On 14th February, the Court of Appeal ruled that Sharia marriages were not legally binding in the UK.
Such a ruling could have a profoundly negative affect on the many thousands of women that have undertaken a ‘nikah’ (Islamic marriage ceremony) without following this with a civil ceremony
Campaigners have claimed this ruling will leave many women penniless with no support after the break-up of Sharia unions and that this could have “profoundly discriminatory consequences” for women whilst upholding an antiquated system of marriage.
The case was brought to the Court of Appeal by the Attorney General to overturn the family court judge’s decision that a woman was entitled to apply for maintenance payments from her estranged husband despite the fact that although they had undertaken a nikah, they were not legally married. The couple in question were not appealing the original ruling.
As a little background, the couple involved in the original hearing had undertaken a nikah ceremony 18 years previously and had four children. The wife (a solicitor) had wanted to follow this by a civil ceremony but her husband refused to do this. Their relationship ended when her husband said he wanted to take another wife with her husband implying that he did not owe his wife anything by claiming their nearly two-decade relationship constituted a “non-marriage”.
However, Mr Justice Williams’ ruling at the High Court in London in July 2018 led to Ms Akhter being entitled to apply for maintenance.
“The wife’s evidence of how the husband put her under pressure saying that Islam permitted polygamy and that she was a bad Muslim and was rejecting the word of God shows a degree of emotional manipulation that is most unattractive,” he said in the judgement.
Even though no civil ceremony was held, Justice Williams said, the Islamic ceremony “bore all the hallmarks” of a marriage in that it was held in public, witnessed, officiated by an imam and involved the making of promises and confirmation that they were both eligible to marry.
He also said they had been “embarking on a process”, which was intended to include a civil ceremony, and took into account the interests of their children.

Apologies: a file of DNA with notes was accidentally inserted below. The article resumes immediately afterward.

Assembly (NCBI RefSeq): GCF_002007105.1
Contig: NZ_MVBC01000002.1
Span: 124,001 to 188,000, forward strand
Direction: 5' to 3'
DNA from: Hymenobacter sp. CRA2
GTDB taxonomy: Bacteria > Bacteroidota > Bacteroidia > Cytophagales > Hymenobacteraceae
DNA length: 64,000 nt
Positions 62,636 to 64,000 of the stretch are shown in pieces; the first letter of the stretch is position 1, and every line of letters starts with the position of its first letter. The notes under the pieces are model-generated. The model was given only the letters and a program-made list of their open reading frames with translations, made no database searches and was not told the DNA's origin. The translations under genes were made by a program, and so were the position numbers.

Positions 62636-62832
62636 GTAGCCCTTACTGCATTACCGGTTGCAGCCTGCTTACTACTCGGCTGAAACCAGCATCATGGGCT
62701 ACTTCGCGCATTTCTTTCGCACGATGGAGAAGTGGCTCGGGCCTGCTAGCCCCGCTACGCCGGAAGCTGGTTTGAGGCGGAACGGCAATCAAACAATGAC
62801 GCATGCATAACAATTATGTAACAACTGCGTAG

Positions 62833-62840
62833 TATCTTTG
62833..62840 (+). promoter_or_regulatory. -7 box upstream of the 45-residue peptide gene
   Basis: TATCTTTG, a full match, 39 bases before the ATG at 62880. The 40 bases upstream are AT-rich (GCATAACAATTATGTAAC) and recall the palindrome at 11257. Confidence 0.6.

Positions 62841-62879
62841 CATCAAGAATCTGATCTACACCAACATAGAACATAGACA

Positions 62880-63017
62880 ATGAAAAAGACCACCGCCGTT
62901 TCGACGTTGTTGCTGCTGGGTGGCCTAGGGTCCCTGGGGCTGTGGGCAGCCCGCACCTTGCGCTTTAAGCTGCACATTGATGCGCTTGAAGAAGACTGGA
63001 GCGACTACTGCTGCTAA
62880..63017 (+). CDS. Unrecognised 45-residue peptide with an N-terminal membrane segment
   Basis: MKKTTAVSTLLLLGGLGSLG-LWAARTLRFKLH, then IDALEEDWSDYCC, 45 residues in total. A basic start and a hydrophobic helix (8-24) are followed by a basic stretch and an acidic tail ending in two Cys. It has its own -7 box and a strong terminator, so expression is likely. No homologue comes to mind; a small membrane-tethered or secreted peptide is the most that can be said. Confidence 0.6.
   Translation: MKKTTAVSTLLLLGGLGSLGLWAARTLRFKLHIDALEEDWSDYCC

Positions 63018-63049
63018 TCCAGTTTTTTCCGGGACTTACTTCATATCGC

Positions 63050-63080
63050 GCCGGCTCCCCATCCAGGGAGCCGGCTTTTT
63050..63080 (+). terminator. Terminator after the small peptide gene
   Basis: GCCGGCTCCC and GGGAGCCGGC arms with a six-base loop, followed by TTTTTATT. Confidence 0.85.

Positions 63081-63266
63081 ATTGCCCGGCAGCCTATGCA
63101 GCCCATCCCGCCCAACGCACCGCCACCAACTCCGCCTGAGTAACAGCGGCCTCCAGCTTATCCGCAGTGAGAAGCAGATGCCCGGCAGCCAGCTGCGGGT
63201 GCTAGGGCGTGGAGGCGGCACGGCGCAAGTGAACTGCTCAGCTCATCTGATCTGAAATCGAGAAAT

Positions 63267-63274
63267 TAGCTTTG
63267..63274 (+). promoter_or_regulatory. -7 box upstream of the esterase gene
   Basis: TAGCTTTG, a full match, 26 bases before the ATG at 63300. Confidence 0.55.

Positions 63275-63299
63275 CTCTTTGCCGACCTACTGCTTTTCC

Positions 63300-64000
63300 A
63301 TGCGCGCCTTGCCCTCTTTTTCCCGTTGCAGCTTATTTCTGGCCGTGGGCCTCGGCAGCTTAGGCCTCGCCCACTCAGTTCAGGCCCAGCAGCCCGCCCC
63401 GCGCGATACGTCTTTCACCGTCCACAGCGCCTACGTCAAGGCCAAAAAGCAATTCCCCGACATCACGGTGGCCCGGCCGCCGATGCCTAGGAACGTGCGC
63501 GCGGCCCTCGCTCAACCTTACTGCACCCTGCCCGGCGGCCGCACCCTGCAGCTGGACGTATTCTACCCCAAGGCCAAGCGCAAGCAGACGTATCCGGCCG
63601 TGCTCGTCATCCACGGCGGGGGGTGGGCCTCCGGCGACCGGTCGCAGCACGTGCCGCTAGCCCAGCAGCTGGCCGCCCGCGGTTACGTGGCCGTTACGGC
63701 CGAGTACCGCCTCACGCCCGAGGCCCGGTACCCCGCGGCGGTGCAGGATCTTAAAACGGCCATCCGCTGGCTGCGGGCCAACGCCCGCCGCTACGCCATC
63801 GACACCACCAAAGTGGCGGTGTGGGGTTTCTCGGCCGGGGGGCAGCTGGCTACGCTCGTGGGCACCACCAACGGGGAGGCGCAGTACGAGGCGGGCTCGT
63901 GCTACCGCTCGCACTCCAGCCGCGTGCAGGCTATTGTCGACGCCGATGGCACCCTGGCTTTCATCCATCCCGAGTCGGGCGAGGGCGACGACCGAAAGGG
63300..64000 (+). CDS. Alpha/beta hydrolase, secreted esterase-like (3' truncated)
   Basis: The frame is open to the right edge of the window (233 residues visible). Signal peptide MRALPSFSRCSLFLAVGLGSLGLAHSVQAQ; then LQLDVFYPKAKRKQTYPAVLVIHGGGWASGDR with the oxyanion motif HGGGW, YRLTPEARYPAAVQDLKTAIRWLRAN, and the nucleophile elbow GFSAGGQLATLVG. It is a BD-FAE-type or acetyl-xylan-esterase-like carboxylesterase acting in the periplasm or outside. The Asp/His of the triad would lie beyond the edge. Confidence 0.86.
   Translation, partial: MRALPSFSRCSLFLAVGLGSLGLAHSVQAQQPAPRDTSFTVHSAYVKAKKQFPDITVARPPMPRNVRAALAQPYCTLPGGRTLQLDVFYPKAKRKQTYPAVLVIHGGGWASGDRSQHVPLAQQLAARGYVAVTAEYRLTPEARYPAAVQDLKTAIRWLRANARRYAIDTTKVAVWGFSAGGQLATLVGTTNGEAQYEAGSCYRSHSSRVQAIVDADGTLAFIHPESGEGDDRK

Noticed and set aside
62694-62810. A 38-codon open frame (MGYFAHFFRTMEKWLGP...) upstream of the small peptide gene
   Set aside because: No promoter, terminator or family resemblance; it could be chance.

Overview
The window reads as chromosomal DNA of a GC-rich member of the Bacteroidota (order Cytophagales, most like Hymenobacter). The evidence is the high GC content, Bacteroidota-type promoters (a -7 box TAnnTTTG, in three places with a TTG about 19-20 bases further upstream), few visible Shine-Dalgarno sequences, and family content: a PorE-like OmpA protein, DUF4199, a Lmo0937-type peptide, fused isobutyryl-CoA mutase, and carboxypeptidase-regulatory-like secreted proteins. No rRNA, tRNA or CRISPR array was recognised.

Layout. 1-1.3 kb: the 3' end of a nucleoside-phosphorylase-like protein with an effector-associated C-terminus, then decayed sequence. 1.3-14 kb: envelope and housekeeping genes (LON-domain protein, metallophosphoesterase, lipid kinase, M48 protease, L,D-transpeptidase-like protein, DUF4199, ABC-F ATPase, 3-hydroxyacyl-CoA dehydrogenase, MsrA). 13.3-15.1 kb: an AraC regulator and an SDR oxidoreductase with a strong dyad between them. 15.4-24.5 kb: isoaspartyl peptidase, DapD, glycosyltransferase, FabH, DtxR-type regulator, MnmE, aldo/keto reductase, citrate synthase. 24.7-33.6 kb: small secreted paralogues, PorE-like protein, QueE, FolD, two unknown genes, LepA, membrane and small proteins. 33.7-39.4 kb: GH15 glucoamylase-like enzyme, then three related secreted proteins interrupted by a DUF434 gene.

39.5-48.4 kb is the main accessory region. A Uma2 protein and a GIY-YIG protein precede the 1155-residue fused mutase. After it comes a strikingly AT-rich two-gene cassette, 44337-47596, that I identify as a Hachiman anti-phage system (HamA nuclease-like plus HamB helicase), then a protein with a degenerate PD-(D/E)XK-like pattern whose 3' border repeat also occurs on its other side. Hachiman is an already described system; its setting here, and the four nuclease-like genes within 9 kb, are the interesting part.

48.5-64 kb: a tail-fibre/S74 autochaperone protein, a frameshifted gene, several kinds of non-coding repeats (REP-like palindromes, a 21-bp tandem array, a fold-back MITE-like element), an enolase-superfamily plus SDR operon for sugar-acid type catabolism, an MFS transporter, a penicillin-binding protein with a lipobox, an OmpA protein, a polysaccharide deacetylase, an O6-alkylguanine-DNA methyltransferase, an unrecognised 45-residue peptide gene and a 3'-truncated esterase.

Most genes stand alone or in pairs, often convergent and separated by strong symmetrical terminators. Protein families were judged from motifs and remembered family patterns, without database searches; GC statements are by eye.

But in the written judgement which the Court of Appeal handed down on Friday, a trio of judges concluded that upholding the High Court’s ruling “would gravely diminish the value of the system of registration of marriages upon which so much depends in a modern community”.
The judgement added that it is “not difficult for parties who want to be legally married to achieve that status”.
Charles Hale QC, a senior family law barrister who represented another woman seeking a divorce following an Islamic marriage, criticised Friday’s ruling. He argued it would lead to women who only have religious marriages potentially being left with no money if their relationships broke down.
The lawyer added: “Thousands of women, usually Muslim women, believe that they lawfully marry in this country each year by undertaking a religious ceremony only. Many of them, and it’s usually Muslim women, do not know in fact that, no matter how many people attend, no matter how public an expression of the marital contract, that they are not in fact lawfully married in accordance with the laws of England and Wales.
“This means that many have absolutely no rights at the end of what they believe to be their ‘marriage’. No rights to assets in the husband’s sole name, and no rights to maintenance, even if, as with Ms Akhter, they were married for 18 years.”
A 2017 poll found almost all married Muslim women in the UK had undertaken a nikah, while nearly two-thirds had not followed this with a civil ceremony.
This ruling will be challenged at the Supreme Court which will provide a definitive answer to this dilemma.